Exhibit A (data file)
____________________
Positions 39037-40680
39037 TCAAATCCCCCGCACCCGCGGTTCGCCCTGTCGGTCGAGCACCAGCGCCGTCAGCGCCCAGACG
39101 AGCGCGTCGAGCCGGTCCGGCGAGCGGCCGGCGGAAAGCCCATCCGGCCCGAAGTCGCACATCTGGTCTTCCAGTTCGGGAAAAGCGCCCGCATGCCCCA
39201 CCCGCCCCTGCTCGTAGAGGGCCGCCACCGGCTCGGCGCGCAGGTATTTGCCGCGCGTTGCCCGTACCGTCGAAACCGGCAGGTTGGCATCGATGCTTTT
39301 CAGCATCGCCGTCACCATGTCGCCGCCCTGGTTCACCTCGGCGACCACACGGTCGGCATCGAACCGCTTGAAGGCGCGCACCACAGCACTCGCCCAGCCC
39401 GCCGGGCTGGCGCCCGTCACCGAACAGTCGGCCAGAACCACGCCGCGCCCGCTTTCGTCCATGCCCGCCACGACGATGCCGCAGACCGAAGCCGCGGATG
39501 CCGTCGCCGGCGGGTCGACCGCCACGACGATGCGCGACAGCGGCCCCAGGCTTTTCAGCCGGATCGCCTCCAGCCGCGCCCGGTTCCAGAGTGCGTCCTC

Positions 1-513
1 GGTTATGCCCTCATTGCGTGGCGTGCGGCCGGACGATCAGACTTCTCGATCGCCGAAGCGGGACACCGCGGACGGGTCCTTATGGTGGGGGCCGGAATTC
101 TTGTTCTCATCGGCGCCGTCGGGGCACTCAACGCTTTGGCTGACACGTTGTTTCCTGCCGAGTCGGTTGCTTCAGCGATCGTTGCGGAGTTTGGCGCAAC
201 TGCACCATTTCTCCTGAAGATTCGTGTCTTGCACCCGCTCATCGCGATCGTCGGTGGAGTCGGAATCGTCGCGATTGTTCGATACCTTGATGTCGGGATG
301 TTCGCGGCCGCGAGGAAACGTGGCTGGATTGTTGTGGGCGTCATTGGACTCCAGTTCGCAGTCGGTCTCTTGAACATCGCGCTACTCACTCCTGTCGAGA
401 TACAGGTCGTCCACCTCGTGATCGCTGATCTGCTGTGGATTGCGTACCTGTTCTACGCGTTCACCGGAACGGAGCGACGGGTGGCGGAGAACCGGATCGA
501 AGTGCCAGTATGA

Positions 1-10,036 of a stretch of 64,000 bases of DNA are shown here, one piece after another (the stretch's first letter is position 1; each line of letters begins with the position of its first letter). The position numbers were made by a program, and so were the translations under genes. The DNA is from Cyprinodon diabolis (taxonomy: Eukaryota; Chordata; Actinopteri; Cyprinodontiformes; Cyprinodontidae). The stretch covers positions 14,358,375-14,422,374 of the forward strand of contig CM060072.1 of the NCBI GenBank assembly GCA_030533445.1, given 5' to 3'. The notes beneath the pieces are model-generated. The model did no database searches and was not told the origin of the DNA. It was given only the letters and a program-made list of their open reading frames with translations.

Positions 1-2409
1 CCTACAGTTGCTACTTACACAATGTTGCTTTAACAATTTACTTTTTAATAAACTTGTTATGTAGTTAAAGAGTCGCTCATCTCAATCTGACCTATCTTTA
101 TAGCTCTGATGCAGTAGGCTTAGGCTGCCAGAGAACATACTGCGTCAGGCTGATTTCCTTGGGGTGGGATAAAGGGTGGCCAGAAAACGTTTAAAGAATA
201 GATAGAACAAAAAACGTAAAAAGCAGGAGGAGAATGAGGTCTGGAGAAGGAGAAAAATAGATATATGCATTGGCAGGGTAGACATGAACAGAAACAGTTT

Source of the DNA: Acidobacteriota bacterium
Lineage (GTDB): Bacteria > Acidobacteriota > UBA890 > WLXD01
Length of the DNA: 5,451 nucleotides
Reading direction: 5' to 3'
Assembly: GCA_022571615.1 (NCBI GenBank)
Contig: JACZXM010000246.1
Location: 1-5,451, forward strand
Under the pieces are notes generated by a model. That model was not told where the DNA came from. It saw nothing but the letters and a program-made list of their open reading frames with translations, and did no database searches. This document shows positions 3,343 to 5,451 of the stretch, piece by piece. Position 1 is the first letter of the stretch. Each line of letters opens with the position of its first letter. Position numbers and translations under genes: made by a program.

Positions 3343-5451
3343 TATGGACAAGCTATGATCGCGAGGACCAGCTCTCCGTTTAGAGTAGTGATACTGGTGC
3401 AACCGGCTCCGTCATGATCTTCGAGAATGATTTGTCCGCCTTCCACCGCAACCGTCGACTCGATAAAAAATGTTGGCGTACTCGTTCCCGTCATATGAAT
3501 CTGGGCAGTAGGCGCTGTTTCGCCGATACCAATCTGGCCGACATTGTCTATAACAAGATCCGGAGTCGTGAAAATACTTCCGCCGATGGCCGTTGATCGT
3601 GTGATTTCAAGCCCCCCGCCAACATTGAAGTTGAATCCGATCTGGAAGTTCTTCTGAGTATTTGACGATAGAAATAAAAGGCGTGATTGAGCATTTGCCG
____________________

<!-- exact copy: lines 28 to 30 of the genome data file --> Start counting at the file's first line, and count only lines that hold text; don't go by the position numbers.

Positions 3343-5451
3343 TATGGACAAGCTATGATCGCGAGGACCAGCTCTCCGTTTAGAGTAGTGATACTGGTGC
3401 AACCGGCTCCGTCATGATCTTCGAGAATGATTTGTCCGCCTTCCACCGCAACCGTCGACTCGATAAAAAATGTTGGCGTACTCGTTCCCGTCATATGAAT